U.S. Navy vessels have had four accidents in the western Pacific this year. U.S. Navy officials are rightly concerned. While the investigation into the latest incident continues, the U.S. Navy last week ordered a 24-hour operational pause for all its ships to review procedures and assess capabilities and practices. It has also commenced a comprehensive stock-taking to uncover “root causes” of the incidents and ensure that it is ready for all the challenges that it will face in the Pacific theater. Nothing is more important to Japan.

On Aug. 21, the guided-missile destroyer USS John McCain collided with an oil tanker in the Strait of Malacca just before dawn as it was proceeding into the port of Singapore after a freedom of navigation operation in the South China Sea. The collision killed 10 U.S. sailors and injured five others. A preliminary review has revealed that the McCain suffered a steering failure as it entered the strait, one of the world’s busiest waterways.

The accident on the McCain followed by two months an accident in which the USS Fitzgerald, another guided-missile destroyer, collided with a container ship off Japan’s coast on June 17, killing seven U.S. sailors. That investigation is ongoing but the ship’s commanding officer, executive officer and senior noncommissioned officers have already been removed from their duties.

In May, the USS Lake Champlain, a 190-meter Ticonderoga-class guided-missile cruiser operating with the USS Carl Vinson carrier strike group, was hit by a small South Korean fishing boat in international waters near the Korean Peninsula. Fortunately, there were no injuries in that incident. Another guided-missile cruiser, the USS Antietam, ran aground in January while trying to anchor in Tokyo Bay. There were no injuries then either, but the ship did spill 4,164 liters of oil into the bay.

U.S. officials are understandably concerned about the spate of accidents. In addition to the 24-hour pause, Vice Adm. Joseph Aucoin, commander of the U.S. 7th Fleet, based in Yokosuka, has been relieved “due to a loss of confidence in his ability to command.”

More importantly, the U.S. Navy will conduct a “comprehensive review to … get at the contributing factors, the root causes of these incidents.” This review will be led by the commander of U.S. Fleet Forces Command, Adm. Phil Davidson, and “will examine the process by which we train and certify our forces that are forward-deployed in Japan, to make sure that we’re doing everything we can to make them ready for operations and war fighting.” Among the factors to be examined are “operational tempo, trends in personnel, materiel, maintenance and equipment,” as well as training and certification of surface warfare personnel.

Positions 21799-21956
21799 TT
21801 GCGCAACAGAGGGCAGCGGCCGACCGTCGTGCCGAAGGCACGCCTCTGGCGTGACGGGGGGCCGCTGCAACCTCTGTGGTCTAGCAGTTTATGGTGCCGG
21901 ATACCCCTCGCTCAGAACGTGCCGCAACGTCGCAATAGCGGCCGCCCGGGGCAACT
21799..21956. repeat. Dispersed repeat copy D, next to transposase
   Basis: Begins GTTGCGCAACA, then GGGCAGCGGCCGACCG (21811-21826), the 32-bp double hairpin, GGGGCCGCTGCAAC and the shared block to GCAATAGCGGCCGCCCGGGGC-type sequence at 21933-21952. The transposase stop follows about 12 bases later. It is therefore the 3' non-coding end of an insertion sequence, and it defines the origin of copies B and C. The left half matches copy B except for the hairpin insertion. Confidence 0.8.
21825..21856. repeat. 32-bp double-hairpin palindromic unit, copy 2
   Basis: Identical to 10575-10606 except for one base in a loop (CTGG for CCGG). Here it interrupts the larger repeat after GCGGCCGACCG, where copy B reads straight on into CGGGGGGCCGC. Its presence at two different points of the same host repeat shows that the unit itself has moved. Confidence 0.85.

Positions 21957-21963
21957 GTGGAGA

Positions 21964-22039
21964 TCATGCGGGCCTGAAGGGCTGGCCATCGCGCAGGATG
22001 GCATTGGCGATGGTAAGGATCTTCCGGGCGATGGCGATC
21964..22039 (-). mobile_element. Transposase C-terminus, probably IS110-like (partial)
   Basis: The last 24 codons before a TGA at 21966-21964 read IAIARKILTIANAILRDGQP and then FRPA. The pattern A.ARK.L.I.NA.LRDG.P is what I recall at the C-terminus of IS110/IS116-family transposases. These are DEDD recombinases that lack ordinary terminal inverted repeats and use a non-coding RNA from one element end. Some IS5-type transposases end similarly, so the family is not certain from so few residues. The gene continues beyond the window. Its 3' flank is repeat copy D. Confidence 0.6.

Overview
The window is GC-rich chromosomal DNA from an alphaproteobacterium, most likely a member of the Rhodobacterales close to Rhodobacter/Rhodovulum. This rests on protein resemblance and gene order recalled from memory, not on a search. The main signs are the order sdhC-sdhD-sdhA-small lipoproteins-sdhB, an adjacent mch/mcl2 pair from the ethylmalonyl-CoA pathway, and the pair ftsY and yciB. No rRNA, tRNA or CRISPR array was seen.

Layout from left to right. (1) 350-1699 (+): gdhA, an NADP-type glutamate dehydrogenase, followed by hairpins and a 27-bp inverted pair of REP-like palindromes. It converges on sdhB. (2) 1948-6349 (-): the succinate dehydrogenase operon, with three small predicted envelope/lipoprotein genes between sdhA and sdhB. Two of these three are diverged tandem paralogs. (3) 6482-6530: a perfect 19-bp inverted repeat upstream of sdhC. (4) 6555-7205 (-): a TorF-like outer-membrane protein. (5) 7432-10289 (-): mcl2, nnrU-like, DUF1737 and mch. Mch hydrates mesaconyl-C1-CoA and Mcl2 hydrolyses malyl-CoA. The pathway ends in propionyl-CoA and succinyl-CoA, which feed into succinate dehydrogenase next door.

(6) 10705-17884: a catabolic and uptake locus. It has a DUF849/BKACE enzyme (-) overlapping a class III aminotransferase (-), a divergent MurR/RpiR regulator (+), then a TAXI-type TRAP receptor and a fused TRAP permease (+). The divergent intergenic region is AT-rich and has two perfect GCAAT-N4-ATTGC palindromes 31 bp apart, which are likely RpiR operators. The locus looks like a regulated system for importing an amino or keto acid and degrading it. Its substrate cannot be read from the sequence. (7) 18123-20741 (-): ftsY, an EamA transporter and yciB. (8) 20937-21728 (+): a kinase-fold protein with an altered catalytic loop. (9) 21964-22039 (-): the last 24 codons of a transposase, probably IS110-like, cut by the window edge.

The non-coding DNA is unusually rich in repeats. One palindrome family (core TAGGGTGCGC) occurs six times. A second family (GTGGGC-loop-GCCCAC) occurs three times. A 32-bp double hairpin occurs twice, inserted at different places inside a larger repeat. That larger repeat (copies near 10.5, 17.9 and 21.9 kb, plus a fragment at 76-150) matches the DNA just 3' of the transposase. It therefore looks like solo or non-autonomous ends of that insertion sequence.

There has been speculation that the accidents may have been the result of hacking. Senior officials say there is no evidence of such attacks but add that all options are being investigated. The McCain should have been under manual control when it had its incident, which would suggest that a cyberattack was not responsible. Other analysts wonder if the “Fat Leonard” bribery scandal that has engulfed the U.S. Navy has contributed to these problems.

Whatever the verdict on former U.S. President Barack Obama’s “rebalance to Asia,” its focus on Asia-Pacific security challenges and the corresponding need to reallocate U.S. forces is beyond dispute. The United States — and its allies and partners — are currently focused on North Korea, China’s attempt to rewrite the territorial and legal status quo, and the terrorist threat in the Philippines (and elsewhere in the region). They all demand a sustained force presence and accelerated operational tempo. This is occurring while the U.S. fights two wars in the Middle East and conducts special operations programs elsewhere in the region. This is stretching even U.S. capabilities — the most formidable in the world — to its limit. It is fair to ask if U.S. personnel are getting sufficient time to rest and retrain.

These incidents have special significance for Japan, and not only because they involve ships and personnel homeported here. The Seventh Fleet is the largest fleet in the U.S. Navy, with 60-70 ships, 200-300 aircraft and approximately 40,000 sailors and marines. It is vital to the security of Japan, protecting sea lanes that are the nation’s lifelines and contributing to the deterrence system that promotes regional stability. The McCain and the Fitzgerald are critical pieces of the multilayer missile defense architecture that helps shield Japan.

The U.S. Navy’s problems may raise the question for more alliance burden-sharing on the part of Japan. The strain on the U.S. forces will indeed be diminished as Japan does more to defend its homeland and increase its contribution to regional maritime domain awareness and capacity building. But first, the U.S. must get to the bottom of what lies behind the recent series of accidents involving its navy and address whatever problems exposed in the probe.

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